This nice little video from Sharon Salzberg arrived in my inbox this morning. It describes a simple practice of bringing mindfulness and kindness into the act of standing in line (or queueing, as we say in my native Britain).
This is something I do a lot. It transforms what can be a frustrating experience into one that’s grounding and joyful. Give it a try.
Once you think you’ve got recovery, you’ve lost your recovery. Because what is recovery? It is a path that can take us to liberation and freedom. Recovery is always changing. What it looked like when you first had one week of abstinence, is very different to what it will look like after one year or after 30 years.
‘Once an addict always an addict’, is often a saying we hear. There is good sense in this phrase, because it reminds us not to delude ourselves, and think: ‘right i’ve not picked up my choice of distraction for six months I’m okay now’.
Let’s not delude ourselves because we can think the same after 20 years … Read more »
Brent R. Oliver, Tricycle: At the beginning of this year I made a vow. If you’ve read my other columns here you’ll no doubt be aware of the fact that I’ve had trouble picking—and then sticking with—a specific Buddhist modality. There’s so much available, especially with the advent of teaching via Internet, that my attention has always been divided among the glut of Buddhist approaches that have flooded the West. I’ve snatched up every shiny object out there and fiddled with it only to become entranced by another sparkly thing close by. The sentence that best sums up my journey is probably …
One of the most radical and attractive things about Buddhist ethics is that the rightness or wrongness of an action is not to do with some arbitrary set of rules developed by a deity, but is based on the intention behind the action.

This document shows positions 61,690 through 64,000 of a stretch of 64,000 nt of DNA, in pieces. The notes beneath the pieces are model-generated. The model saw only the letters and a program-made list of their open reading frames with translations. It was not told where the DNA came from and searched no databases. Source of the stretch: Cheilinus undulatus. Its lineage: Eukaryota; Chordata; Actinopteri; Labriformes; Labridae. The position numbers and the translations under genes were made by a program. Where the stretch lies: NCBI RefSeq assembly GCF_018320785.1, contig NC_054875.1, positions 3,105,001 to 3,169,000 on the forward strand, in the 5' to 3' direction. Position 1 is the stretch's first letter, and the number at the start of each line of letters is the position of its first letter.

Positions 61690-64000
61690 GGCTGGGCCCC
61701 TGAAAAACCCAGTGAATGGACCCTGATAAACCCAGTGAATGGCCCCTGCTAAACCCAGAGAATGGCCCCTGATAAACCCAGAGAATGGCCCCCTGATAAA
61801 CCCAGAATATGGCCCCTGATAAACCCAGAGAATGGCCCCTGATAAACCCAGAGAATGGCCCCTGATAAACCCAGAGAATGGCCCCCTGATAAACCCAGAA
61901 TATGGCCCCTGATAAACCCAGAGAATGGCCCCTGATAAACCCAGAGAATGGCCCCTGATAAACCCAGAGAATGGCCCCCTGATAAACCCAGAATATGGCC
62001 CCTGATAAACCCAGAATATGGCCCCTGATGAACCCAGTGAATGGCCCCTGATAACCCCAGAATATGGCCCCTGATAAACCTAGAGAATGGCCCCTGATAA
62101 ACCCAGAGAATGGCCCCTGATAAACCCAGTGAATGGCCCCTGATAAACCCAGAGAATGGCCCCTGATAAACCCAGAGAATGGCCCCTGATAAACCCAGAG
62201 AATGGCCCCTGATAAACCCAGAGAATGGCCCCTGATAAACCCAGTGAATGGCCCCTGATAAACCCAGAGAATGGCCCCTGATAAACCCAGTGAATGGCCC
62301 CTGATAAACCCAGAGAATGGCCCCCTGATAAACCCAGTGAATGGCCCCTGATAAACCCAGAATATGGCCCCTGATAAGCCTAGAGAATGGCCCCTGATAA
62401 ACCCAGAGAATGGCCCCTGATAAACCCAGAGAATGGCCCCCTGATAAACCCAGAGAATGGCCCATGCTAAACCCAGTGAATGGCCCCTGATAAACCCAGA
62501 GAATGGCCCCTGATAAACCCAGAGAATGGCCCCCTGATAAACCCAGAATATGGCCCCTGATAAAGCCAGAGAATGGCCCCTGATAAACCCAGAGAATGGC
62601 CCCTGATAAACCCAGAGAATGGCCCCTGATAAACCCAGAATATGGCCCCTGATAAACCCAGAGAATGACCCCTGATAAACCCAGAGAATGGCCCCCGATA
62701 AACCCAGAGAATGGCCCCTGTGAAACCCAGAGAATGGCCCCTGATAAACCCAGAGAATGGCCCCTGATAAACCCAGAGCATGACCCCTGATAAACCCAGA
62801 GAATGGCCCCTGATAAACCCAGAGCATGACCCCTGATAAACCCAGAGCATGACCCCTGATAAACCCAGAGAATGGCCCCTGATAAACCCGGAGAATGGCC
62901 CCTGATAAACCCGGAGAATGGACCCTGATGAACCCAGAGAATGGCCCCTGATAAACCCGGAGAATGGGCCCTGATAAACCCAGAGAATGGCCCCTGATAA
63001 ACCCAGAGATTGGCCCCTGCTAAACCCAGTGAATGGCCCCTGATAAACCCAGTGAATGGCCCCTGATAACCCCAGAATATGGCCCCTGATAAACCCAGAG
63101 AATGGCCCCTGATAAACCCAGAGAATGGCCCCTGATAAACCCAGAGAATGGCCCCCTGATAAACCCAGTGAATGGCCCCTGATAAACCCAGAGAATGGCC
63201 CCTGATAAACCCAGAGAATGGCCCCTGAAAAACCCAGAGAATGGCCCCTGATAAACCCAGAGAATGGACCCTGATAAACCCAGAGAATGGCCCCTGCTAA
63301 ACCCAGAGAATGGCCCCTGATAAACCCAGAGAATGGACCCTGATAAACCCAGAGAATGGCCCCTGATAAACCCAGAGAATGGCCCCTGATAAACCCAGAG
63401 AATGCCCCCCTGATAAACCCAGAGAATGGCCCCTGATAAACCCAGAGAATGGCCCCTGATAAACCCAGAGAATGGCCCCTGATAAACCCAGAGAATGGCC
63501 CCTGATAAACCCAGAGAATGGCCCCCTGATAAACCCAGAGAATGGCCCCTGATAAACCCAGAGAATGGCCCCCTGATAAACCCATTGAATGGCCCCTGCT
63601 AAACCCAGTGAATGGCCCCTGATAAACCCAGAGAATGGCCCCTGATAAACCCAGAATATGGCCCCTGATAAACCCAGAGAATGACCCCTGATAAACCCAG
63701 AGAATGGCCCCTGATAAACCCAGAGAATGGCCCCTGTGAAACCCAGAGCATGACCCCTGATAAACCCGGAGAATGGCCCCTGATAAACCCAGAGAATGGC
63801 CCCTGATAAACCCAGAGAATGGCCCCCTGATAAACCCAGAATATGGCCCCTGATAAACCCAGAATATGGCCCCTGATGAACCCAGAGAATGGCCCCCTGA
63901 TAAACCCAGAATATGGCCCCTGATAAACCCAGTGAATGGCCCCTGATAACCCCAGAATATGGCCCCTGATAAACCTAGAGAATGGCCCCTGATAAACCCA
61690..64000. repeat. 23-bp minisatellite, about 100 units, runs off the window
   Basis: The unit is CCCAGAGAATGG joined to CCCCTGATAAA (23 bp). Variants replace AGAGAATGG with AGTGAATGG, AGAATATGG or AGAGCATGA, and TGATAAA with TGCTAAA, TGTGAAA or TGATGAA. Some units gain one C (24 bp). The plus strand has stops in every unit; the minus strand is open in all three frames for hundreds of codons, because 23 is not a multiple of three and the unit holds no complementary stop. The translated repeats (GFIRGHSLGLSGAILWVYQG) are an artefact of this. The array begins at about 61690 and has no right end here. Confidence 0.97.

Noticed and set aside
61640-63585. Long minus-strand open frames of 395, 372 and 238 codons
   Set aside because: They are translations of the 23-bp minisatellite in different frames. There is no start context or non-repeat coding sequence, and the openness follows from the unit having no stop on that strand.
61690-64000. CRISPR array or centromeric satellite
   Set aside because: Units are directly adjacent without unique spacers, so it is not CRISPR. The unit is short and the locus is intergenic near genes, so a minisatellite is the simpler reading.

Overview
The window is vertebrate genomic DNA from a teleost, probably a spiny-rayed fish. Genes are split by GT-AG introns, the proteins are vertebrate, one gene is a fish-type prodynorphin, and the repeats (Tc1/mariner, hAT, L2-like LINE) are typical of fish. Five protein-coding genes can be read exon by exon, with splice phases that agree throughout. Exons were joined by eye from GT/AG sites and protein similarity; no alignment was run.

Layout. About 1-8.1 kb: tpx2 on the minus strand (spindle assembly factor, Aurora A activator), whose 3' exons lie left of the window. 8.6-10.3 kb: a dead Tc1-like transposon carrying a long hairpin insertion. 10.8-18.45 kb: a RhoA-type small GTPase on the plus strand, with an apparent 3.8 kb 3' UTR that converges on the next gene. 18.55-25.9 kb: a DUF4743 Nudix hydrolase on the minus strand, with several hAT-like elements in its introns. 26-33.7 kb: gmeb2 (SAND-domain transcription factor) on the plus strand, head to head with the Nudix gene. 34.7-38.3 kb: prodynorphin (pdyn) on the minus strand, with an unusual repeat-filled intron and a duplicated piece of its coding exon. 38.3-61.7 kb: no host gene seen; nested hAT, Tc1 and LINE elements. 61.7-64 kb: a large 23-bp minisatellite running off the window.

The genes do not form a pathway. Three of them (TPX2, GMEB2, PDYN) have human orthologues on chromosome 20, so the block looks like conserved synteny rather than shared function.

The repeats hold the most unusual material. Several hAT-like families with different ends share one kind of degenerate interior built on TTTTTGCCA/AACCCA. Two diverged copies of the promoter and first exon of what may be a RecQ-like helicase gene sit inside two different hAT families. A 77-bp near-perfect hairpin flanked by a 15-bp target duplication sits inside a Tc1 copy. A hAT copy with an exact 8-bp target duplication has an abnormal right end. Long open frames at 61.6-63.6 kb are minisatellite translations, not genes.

If an action is fueled by craving, hatred, or delusion, then it’s considered to be unskillful, and if it’s not based on those qualities, but instead is based on qualities such as “renunciation” (which would include contentment and generosity), kindness, compassion, and mindfulness, then it’s considered skillful.
For this reason, Buddhism is often said to have an “ethic of intention.” This, however, can be misleading. What determines the ethical status of unskillful … Read more »
Muiris Houston, The Irish Times: Mindfulness has become quite a buzzword of late. An ancient Buddhist practice, it is seen as being especially relevant to our modern frenetic lives. Jon Kabat- Zinn, an author and mindfulness teacher, who has played a central role in broadening the appeal and use of mindfulness, describes it as “simply the art of conscious living”.
It is a “systematic process of self-observation, self-inquiry and mindful action . . . the overall tenor of mindfulness practice is gentle, appreciative and nurturing”, he writes.
With the “coming” of mindfulness there has been an explosion of interest in its potential uses. Inevitably, the corporate world …